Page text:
Monday, April 29, 2013

Workshop In Progress

I'm getting back to my scentwork roots with my dog-training lessons.  Mostly, lately, I've been offering obedience training in a format resembling piano lessons: bring 'em in young and practice, practice, practice.  However, it's not paying the feed bills all that well, so I'm offering something that most training facilities don't.  Coming May 18, the "My Dog Can Do That" SAR workshop.

You see, SAR is something lots of people want to try without making a commitment, and it's also something where the groups who have made the commitment don't want to use training time on dilettantes.  I figure there's probably a niche there for me.

My husband says my ad should include the number of hours I've trained.  I'm not sure what that is over the course of the four years I was actively training in SAR, never mind the more casual observations, related training, and book-reading since then, but I am pretty sure that nobody'd believe the number if I came up with one that was even close.  A lot, okay?  I worked Sunny a couple of hours a day minimum nearly every day for four years, and participated in two to six group trainings with other dogs every  month for most of those four years, plus a few in the following year as helper and advice-giver.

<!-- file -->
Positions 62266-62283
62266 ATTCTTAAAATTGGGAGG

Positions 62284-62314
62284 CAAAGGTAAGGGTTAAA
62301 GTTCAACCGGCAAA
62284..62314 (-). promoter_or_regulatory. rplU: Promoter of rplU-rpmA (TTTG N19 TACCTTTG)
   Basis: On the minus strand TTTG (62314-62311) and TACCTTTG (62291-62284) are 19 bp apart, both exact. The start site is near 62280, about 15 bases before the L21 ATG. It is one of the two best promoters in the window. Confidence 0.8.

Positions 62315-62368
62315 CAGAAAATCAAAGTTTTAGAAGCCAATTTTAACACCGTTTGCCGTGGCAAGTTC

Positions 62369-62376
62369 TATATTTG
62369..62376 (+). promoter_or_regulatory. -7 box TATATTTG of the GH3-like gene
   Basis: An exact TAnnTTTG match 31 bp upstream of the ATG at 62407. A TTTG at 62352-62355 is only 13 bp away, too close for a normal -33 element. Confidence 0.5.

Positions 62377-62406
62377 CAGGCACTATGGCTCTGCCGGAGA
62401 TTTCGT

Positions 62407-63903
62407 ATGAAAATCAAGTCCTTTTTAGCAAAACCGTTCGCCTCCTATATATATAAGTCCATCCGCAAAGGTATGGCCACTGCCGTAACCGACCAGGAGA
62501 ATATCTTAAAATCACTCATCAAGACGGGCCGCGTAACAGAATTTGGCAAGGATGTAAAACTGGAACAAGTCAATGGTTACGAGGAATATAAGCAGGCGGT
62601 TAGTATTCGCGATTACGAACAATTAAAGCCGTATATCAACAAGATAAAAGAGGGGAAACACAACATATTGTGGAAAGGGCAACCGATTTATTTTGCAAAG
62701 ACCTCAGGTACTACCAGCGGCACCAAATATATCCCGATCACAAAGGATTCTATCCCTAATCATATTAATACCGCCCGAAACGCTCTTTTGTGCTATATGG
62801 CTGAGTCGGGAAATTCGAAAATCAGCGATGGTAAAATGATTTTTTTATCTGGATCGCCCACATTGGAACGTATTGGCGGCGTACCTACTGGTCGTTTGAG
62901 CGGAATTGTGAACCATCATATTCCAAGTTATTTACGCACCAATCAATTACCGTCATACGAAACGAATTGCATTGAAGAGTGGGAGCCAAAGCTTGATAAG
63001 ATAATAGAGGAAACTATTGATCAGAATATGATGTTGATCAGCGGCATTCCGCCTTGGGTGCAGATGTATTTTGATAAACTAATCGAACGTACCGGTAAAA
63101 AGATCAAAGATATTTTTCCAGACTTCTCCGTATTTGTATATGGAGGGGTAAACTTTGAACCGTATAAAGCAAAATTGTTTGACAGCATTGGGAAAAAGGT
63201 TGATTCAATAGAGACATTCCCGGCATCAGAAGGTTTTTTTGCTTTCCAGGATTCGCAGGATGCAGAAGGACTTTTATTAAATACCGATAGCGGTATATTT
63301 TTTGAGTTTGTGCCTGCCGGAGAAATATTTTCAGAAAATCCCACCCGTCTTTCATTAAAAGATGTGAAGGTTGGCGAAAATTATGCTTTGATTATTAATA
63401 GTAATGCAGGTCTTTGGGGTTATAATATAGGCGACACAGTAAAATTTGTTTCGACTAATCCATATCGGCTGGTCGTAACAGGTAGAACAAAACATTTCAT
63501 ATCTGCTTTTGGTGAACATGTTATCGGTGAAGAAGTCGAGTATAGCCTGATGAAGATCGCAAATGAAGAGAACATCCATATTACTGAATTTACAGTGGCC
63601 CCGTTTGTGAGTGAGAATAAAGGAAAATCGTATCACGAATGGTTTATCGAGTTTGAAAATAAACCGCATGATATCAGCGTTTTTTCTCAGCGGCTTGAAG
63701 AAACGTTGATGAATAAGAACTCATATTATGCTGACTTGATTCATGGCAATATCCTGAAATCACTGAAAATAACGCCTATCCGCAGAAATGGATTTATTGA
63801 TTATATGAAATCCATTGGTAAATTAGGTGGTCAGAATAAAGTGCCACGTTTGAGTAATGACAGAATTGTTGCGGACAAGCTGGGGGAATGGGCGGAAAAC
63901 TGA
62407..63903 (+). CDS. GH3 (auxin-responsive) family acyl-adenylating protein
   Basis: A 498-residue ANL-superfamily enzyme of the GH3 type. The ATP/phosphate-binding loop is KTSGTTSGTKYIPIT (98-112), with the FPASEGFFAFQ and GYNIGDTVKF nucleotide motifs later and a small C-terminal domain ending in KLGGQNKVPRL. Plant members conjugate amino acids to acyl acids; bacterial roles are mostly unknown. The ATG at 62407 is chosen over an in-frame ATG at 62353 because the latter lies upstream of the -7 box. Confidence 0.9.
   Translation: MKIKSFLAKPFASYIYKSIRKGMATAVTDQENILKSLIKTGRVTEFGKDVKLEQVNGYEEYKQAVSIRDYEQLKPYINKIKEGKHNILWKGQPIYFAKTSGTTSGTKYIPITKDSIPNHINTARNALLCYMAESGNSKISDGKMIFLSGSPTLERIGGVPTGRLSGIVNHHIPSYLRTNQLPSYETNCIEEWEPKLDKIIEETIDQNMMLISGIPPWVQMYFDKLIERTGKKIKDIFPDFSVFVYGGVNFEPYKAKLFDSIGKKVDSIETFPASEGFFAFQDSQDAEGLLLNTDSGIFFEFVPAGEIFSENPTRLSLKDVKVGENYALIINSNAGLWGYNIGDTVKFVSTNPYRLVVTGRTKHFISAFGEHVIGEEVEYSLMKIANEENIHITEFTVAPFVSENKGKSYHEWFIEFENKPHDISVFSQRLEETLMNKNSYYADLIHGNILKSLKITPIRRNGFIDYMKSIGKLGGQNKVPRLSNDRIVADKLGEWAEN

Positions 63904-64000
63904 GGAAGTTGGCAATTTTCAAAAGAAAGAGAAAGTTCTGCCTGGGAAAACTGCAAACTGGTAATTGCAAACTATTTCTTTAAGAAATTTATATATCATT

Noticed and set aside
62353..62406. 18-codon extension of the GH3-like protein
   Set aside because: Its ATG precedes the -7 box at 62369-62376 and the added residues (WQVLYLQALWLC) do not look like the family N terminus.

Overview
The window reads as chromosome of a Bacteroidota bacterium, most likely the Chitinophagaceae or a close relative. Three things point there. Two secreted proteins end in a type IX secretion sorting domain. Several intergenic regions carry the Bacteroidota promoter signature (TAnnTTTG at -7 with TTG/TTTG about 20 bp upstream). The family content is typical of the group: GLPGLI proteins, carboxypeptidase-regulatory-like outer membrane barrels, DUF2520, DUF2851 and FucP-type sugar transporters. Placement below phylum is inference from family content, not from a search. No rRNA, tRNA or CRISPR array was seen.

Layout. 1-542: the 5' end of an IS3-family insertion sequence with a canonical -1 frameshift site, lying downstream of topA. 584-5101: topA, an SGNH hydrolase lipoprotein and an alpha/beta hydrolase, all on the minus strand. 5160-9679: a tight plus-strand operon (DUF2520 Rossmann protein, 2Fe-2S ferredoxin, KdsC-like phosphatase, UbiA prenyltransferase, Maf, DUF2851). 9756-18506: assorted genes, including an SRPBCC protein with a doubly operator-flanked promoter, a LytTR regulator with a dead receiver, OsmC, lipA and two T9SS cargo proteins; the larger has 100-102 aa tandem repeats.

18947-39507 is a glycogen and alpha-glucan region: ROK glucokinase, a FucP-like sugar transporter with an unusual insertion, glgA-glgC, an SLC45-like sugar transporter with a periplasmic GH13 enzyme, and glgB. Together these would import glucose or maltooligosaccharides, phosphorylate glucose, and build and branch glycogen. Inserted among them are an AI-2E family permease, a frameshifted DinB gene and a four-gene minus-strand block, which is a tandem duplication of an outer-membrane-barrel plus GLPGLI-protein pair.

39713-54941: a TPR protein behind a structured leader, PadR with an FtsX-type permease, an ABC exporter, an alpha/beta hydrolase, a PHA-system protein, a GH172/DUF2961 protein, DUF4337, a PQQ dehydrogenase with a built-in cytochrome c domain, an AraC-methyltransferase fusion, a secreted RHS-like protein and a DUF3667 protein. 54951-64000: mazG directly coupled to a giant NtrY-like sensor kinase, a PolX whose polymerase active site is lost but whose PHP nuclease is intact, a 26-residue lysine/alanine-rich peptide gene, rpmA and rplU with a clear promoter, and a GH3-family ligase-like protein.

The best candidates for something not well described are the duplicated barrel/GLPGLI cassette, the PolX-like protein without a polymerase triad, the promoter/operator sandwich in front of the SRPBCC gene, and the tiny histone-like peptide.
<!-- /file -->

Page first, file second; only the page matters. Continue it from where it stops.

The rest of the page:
He also says I shouldn't mention the thorns and poison ivy, but that's part of a realistic SAR experience.  If you haven't done a faceplant into one or the other, you haven't really trained.  Likewise, if you've never had a Labrador get tangled in your hair, you've never properly hidden from a search dog.  It isn't a comfortable pastime.  It is a worthwhile one, though.

I think what worries me is that total strangers are going to ask why I'm not still in SAR, and I'm not quite sure they'll understand the answer, "My partner died."  In most fields of dog training, you just train another one.  This was different, at least for me.  Which I'm going to have to get comfortable explaining, apparently.

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